ArtCan | ArtCan picks from the London Art Fair 2019
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ArtCan picks from the London Art Fair 2019

ArtCan picks from the London Art Fair 2019

ArtCan picks from the London Art Fair 2019

January 2019, Catherine Sweet

This was my first trip to the London Art Fair, an annual event at the Business Design Centre in Angel, and while it didn’t have quite the atmosphere I was expecting, there was certainly a wide variety of works available. As our own talented Spirit de la Mare put it: “It can be overwhelming with so much to see, but I was glad there was a variety of older, more traditional works mixed in with craft and contemporary pieces.”

 

Abandon Faith – Dean and James

Alas – Cesar Orrico

 

 

 

 

 

 

 

I think I may be a bit more used to the jazzy atmosphere at fairs like the Affordable Art Fair or The Other Art Fair, but overall there was some excellent pieces on offer here – perhaps I feel that the fair lacks some of the approachability of these other events.

For me, the tone of the works shown this year is divided, almost as if the mixture of artist vision has created a timeline that can’t quite decide if mankind is doomed or if there is hope for us yet!

 

The Eternal Flame – Yong Rae Kwon

 

Standout pieces for me included ‘The Eternal Flame’ by Yong Rae Kwon, represented by Artvera’sin Geneva – with stainless steel rounds reflecting light in a mesmerising display – and Melanie Comber’s pieces created with oil and pigment on paper, shown by Osbourne Samuel.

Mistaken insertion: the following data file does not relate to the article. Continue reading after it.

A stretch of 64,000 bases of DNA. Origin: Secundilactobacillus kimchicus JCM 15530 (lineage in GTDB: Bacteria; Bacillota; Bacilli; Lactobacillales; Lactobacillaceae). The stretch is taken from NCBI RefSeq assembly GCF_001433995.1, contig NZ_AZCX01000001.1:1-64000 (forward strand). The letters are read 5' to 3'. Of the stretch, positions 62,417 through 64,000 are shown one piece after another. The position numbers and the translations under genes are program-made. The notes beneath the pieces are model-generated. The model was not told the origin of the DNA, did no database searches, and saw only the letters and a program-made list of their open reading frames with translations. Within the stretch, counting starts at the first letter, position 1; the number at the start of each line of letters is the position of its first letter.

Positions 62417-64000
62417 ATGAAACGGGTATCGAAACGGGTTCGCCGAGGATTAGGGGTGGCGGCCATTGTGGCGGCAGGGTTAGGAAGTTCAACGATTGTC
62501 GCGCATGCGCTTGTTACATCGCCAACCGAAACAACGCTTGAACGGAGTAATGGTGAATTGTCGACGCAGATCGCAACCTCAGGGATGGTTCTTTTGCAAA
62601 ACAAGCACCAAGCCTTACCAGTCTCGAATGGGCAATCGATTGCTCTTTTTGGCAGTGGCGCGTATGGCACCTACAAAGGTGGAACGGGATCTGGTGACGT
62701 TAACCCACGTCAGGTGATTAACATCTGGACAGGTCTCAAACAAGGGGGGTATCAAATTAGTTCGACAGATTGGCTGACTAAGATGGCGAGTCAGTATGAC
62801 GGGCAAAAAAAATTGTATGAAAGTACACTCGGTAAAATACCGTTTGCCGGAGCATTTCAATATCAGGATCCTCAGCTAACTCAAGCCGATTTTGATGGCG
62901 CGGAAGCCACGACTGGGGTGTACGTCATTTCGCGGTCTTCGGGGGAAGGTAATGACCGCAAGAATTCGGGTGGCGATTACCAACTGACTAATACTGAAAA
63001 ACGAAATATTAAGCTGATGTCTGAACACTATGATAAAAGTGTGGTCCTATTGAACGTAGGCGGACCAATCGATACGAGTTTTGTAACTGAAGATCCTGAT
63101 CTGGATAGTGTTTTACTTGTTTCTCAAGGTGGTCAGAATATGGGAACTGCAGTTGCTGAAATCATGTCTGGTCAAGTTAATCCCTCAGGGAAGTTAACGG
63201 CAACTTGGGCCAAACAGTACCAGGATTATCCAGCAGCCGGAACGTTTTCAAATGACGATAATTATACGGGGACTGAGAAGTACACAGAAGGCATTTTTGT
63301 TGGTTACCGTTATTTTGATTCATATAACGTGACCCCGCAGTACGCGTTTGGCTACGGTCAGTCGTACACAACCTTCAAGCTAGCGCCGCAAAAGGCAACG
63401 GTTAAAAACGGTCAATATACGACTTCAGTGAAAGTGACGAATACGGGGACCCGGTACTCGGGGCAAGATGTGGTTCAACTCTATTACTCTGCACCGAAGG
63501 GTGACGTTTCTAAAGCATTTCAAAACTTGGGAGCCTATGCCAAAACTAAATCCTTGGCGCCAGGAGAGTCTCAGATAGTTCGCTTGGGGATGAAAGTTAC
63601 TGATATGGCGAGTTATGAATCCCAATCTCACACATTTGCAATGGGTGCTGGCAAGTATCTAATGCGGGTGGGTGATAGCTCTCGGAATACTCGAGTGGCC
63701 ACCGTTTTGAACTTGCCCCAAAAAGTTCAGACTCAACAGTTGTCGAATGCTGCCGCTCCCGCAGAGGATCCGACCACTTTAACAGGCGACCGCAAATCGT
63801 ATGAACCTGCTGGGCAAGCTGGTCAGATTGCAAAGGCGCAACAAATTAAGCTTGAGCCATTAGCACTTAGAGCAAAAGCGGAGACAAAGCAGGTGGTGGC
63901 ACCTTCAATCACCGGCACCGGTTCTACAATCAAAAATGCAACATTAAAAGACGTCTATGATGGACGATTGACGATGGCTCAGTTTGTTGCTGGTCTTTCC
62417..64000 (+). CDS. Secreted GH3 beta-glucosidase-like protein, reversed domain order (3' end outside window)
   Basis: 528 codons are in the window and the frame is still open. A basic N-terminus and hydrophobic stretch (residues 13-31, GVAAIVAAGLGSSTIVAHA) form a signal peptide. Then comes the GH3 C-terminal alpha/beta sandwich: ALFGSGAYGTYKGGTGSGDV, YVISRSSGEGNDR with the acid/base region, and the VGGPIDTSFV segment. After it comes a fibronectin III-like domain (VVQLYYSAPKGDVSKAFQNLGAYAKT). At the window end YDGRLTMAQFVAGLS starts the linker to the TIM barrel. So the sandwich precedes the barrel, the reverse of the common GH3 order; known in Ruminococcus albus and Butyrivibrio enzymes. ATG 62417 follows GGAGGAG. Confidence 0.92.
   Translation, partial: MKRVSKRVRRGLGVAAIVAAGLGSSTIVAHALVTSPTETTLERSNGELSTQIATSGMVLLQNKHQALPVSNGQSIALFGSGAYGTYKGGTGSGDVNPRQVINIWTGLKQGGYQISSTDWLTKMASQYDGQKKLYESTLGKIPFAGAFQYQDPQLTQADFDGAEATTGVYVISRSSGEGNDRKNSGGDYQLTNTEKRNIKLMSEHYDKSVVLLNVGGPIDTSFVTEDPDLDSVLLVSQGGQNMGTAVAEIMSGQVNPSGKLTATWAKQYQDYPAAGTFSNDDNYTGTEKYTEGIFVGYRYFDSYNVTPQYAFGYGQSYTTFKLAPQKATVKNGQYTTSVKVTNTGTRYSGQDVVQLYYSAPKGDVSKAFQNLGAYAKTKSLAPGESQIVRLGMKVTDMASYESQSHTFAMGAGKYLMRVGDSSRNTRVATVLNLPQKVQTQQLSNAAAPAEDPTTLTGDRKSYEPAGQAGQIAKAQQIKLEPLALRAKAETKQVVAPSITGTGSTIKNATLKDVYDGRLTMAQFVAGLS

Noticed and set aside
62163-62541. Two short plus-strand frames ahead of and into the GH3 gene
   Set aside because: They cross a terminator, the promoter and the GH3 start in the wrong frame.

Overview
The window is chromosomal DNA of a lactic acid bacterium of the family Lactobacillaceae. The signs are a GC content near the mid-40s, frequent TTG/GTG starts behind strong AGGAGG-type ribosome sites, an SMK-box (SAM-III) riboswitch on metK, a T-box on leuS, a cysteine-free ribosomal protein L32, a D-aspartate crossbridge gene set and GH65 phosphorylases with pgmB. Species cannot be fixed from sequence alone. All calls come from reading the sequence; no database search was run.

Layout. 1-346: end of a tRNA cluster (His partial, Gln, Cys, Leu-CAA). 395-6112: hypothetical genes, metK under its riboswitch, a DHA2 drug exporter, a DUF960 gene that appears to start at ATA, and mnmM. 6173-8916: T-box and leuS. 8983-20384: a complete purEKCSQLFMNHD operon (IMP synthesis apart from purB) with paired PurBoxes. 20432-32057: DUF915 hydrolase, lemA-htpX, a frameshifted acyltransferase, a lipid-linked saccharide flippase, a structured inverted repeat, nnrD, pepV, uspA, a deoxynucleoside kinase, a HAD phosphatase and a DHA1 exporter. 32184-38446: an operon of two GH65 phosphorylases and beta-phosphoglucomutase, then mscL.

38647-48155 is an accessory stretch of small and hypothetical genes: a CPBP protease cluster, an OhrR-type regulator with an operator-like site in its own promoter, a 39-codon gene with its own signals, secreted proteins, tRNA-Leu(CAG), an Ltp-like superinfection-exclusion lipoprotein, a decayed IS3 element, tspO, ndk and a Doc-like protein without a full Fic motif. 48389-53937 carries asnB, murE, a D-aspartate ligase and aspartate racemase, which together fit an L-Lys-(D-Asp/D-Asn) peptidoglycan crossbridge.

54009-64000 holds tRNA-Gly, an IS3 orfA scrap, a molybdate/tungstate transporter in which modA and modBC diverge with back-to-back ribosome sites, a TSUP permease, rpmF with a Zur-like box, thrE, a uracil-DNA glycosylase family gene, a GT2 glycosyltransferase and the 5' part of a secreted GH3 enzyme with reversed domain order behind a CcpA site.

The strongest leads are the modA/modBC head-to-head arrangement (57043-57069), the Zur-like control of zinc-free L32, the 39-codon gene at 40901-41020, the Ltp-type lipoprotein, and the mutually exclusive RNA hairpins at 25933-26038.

Days Out 3 – Melanie Comber

Woolf Gallery brought along a selection of colourful and playful pieces from the likes of Russell West, LoveJordan and Joanne Tinker – bright and imaginative pieces that can’t help but raise a smile, as well as demonstrating fantastic technique and incredible patience.

Dean and James provided drama at the Dellasposa Gallery stand with a series of deep-set archival prints on board embellished with charcoal. A limited edition of ten, these pieces were arresting and just a little unsettling, but still eerily beautiful.

Lemon Street Gallery also brought some show-stopping pieces, including a gigantic canvas from Neil Canning called ‘Frontier’. An excellent composition, the gallery rightly made it the centrepiece of their stand.

I also particularly enjoyed the REM Project stand, a contemporary art space in Puerto Rico exhibiting in the UK for the first time. Have a look at their Instagram account for a snapshot of their journey!

 

 

 

Frontier – Neil Canning

Ambrosine Allen – A Great Advance of Fire

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